I love listicles and devour them for news. 5 Things You Need to Know This Week. 10 Things to Make with Leftover Chicken. My boyfriend hates them. He prefers getting his information from discussion forums. People have grown accustomed to getting news in their desired format: lists, long-form articles, discussion forums, infographics, videos, etc. So why do companies expect their one-size-fits-all employee communications will be effective?

There are currently five generations in the workforce. Each generation brings insights from their different lifestyles and experiences. Each also has different preferences and expectations for communications. While traditionalists generally expect audiences to be passive and respectful to authority, millennials want to be engaged.

This generational gap is one of many in a workforce where one-size-fits-all communications fails. Others may include gender, culture, location, and roles. After all, what would an employee at a manufacturing plant think about receiving an email of corporate speak?

In a study by GuideSpark, over 70% of respondents said that they want their companies to improve how they communicate information.

It’s Just Talking to Our Employees. Why Does It Matter?

Research from Gallup shows disengagement remains a critical problem for the American workforce It costs businesses up to $605 billion each year in lost productivity. In the American workplace with more than 100 million full-time employees:

  • 16% are actively disengaged – completely miserable at work.
  • 51% are disengaged – just there, doing the bare minimum to squeak by.
  • 33% are engaged – truly love their jobs and make their organization better every day.

Employees who are actively disengaged are “more likely to steal from their company, negatively influence their coworkers, miss workdays and drive customers away.” One cause of low engagement is leaders who don’t define and communicate the company vision and rally employees around it.

  • Only 22% of employees strongly agree their organization’s leadership has a clear direction for the organization.
  • Only 13% of employees strongly agree their organization’s leadership communicates effectively with the rest of the organization.

What Can Employers Do?

Communication is “the cornerstone of an engaged workforce” and is key in improving employee engagement. To communicate effectively with employees, employers must:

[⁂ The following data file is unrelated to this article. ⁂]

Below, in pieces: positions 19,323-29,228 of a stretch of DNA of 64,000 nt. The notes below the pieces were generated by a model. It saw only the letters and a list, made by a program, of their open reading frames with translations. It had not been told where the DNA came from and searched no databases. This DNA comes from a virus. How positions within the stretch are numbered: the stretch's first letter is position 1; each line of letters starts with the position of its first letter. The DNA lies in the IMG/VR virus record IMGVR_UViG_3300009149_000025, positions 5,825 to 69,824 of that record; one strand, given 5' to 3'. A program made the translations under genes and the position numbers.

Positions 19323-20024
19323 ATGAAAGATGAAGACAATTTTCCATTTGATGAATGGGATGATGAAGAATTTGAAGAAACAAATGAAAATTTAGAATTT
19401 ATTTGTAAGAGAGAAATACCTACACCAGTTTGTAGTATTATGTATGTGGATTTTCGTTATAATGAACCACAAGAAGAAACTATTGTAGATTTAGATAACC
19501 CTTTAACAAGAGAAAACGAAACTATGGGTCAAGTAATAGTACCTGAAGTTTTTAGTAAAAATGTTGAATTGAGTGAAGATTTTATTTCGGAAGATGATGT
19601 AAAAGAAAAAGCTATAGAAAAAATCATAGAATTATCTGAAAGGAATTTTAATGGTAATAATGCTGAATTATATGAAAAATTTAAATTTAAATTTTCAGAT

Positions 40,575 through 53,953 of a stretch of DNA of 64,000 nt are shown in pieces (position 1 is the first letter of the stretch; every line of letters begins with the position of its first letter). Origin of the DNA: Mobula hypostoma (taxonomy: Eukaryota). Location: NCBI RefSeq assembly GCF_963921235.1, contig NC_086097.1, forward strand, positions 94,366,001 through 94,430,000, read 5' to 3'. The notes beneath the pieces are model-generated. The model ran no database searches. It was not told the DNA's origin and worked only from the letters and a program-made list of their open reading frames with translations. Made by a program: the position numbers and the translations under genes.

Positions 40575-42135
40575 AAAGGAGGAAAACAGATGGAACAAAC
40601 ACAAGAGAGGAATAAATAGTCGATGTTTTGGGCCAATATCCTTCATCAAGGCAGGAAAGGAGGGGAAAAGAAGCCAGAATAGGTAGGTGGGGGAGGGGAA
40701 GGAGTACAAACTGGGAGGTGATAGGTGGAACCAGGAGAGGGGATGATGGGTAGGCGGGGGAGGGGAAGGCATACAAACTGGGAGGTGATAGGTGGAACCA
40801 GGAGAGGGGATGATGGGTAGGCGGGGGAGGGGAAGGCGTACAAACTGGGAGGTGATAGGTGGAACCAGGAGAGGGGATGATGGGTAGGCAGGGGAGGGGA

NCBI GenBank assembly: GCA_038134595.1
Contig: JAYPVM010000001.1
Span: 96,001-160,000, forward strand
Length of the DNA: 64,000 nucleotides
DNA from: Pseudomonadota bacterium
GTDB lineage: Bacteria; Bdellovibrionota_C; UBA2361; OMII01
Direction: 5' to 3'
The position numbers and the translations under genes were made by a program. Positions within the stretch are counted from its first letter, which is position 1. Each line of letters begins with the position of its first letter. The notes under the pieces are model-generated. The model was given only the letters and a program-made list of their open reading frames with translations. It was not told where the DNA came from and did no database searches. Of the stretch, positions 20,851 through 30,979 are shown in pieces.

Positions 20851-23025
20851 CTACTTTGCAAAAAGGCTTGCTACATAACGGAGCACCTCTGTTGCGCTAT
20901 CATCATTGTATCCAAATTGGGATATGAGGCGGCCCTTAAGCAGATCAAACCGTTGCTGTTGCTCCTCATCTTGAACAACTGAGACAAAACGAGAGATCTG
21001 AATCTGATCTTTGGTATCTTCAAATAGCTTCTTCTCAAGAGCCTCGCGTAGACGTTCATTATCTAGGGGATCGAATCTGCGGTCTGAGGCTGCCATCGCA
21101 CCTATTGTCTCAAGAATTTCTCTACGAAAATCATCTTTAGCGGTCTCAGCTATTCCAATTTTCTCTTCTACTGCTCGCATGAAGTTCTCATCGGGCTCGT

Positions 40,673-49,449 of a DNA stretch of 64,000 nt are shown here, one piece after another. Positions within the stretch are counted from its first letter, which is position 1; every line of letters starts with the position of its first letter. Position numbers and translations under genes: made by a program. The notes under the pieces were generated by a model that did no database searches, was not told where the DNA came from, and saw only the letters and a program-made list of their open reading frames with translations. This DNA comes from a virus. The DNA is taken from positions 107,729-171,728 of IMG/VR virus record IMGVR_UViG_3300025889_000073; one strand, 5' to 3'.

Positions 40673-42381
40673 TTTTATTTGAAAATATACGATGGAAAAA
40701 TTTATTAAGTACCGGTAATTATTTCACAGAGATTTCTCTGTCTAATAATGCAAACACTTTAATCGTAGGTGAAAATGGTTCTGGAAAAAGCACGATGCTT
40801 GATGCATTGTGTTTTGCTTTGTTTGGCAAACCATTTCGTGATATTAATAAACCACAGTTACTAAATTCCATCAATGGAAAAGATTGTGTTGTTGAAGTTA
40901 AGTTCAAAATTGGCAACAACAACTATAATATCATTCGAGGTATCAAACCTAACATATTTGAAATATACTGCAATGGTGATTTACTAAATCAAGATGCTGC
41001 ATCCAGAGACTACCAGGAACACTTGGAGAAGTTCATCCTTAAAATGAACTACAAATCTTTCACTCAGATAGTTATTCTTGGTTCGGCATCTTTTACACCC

• Understand your organization. Talk to your employees and find out what they want. What is working? What is not working? What do they need? How do they want it?
  • Personalize your approach. Once you understand the differences in your organization, decide how you want to engage the various groups.

For each message, consider the following:

  • Audience: Who needs to get this message? What is the best way to group to capture their different interests or viewpoints in this message? You could group message recipients by demographics, geography, or employment area.
  • Content: What does each group need in order for the message to resonate with them? Do they need proof points or background information?
  • Channel: What’s the most effective way to reach each group? This may include face-to-face meetings, mail, email, text messages, social media, or company intranets.
  • Medium: What’s the most effective way to communicate different messages? This may include in-person, video, email, article, blog post or infographic.
  • Speaker: Who should deliver each message? Would it be more impactful if a message came from a higher-up, like the CEO or someone who knows the group personally, like their line manager?
  • Obstacles: Consider different factors that may impact your message reaching your audience. Is it the group’s busy time of the year when they are already behind on emails? If so, will another email be just lost in the shuffle?

Think of your organization’s different audiences and consider their needs when planning communications. You will be able to reach them more effectively and improve your employee engagement.

Anna Li

Written by Anna Li

Anna is an internal communications specialist. Working with key internal stakeholders, she develops and executes the internal communications plan for Trion. She also manages the Trion intranet to help foster greater collaboration and engagement between employees.

Trion Communications Anna.Li@trion-mma.com